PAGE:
Visual Arts: Every one's a winner

For the first time in its history, the Turner Prize feels like a proper show. Even if they do still pretend it's an art award.
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If you're interested in who actually wins the Turner Prize, as opposed to who's up for it, then bear in mind that the Turner Prize exhibition, which opened at the Tate Gallery last week, may well make a difference to the final decision on 1 December.

The show isn't there just to display the goods to the public. For the jury, too, it'll be the first time they get to see the four shortlisted artists' work side by side. For some of the judges, perhaps, it'll be the first time they see some of it at all.

Odd, but possible. The jury's brief is inherently preposterous. Every British artist under 50 is eligible, for work exhibited anywhere in the world, at any time during the previous year, from June 1997 to May 1998. It would be impossible to get the five judges along to even a fraction of it. There's no Booker-style long-list. I'm not even sure that all the judges are appointed by the start of the competition year in question.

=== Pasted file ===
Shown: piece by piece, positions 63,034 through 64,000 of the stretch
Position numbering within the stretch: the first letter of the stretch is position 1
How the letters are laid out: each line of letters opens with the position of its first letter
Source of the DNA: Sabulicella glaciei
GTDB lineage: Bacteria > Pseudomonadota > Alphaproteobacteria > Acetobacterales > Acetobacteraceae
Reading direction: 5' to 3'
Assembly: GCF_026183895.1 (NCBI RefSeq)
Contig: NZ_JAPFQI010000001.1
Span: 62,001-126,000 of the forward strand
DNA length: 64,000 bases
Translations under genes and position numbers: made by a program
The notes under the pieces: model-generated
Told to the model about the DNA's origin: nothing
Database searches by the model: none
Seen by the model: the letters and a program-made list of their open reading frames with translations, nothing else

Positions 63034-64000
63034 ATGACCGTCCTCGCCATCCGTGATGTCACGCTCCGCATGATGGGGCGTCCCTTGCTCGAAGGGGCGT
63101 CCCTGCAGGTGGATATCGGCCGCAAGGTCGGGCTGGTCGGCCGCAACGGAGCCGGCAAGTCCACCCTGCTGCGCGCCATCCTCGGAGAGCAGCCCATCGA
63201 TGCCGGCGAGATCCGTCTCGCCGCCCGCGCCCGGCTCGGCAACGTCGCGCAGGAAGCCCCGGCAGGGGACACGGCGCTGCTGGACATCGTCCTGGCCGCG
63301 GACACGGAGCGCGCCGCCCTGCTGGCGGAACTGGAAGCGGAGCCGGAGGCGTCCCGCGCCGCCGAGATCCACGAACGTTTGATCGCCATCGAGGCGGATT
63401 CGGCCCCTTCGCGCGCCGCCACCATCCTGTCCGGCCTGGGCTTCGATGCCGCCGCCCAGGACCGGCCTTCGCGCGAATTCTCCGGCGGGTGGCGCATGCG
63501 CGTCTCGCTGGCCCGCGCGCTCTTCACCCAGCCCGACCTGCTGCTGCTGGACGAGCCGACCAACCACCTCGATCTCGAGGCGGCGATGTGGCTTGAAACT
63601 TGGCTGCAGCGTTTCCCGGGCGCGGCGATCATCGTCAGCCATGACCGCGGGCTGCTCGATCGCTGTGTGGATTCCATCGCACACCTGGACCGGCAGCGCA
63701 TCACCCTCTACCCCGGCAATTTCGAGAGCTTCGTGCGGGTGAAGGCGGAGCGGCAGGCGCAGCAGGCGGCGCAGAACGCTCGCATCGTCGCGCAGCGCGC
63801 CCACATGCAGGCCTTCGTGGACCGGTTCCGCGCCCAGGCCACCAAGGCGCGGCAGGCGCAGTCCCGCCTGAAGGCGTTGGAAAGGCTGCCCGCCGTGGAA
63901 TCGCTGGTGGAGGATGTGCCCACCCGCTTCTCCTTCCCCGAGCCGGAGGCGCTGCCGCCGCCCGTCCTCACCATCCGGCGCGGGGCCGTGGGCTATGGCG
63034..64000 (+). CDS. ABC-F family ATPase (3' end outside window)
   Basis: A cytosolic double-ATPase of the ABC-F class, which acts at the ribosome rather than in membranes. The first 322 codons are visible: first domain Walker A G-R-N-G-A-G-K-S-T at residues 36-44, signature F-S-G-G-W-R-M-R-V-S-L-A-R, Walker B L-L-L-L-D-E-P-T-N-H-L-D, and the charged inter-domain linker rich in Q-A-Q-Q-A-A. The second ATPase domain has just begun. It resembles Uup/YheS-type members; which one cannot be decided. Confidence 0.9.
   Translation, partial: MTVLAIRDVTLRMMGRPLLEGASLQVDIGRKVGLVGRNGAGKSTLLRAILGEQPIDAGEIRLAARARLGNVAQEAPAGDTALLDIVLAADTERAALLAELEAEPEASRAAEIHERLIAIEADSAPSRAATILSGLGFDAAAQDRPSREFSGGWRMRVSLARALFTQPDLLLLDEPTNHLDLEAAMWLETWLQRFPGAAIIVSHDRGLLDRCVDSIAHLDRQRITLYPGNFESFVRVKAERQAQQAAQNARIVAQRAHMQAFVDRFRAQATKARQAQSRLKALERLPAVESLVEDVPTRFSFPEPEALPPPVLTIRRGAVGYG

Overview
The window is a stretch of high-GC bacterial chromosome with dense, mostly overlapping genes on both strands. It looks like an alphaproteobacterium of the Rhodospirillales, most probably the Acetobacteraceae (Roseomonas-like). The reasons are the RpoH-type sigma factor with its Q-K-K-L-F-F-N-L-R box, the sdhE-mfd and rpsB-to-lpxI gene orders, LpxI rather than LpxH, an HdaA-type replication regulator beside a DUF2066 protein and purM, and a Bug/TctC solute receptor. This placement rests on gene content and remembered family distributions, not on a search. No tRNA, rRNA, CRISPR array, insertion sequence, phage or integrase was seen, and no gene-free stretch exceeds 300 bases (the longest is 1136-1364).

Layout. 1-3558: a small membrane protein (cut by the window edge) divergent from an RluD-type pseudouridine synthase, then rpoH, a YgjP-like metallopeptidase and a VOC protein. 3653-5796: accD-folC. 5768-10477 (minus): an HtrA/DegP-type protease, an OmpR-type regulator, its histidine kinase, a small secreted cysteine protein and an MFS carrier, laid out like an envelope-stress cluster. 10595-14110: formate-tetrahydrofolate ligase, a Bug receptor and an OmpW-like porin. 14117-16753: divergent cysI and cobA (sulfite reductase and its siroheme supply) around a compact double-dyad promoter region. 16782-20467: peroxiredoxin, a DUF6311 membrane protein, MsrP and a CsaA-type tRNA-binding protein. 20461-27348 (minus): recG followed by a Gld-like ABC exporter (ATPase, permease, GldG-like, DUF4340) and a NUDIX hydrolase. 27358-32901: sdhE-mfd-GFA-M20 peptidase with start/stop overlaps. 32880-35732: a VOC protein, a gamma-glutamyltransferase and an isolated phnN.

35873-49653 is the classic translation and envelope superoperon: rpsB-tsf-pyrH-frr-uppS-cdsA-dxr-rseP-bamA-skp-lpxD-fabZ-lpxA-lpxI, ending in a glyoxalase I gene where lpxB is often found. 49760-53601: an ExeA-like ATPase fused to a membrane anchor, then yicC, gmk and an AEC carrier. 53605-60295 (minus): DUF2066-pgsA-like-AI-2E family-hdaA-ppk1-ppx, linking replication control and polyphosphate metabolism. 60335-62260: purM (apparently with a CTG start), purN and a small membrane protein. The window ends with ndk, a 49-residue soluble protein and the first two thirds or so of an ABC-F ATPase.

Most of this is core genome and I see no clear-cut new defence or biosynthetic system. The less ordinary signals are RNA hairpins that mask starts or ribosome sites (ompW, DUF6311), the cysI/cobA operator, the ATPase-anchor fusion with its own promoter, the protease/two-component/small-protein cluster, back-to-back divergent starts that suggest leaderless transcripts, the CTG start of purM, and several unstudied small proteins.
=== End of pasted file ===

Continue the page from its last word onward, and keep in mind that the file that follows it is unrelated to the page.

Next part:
So, presumably, they do what most of us in the art world do: rely heavily on hearsay, slides, catalogues and art magazines. And this is partly why - unlike this year's Booker, for instance - the Turner shortlist never includes a candidate out of nowhere. The shortlisted are always known quantities. Meanwhile, the recommendations invited and received from the public are, I suppose, quietly binned.

Whenever I think about the Turner Prize - ie once a year, around now - more of these little anomalies become evident. But they're all really only symptoms of the prize's fundamental contradiction. Which is this: while it pretends to be a general annual art award (with jury, open submission etc), its true and narrower purpose is to publicise the work of four upcoming artists (which of course the Tate could perfectly well choose and exhibit off its own bat). But still the pretend competition stuff can't be junked, because without it, no big publicity, and that's the bottom line. So they keep up the pretence, but not too rigorously.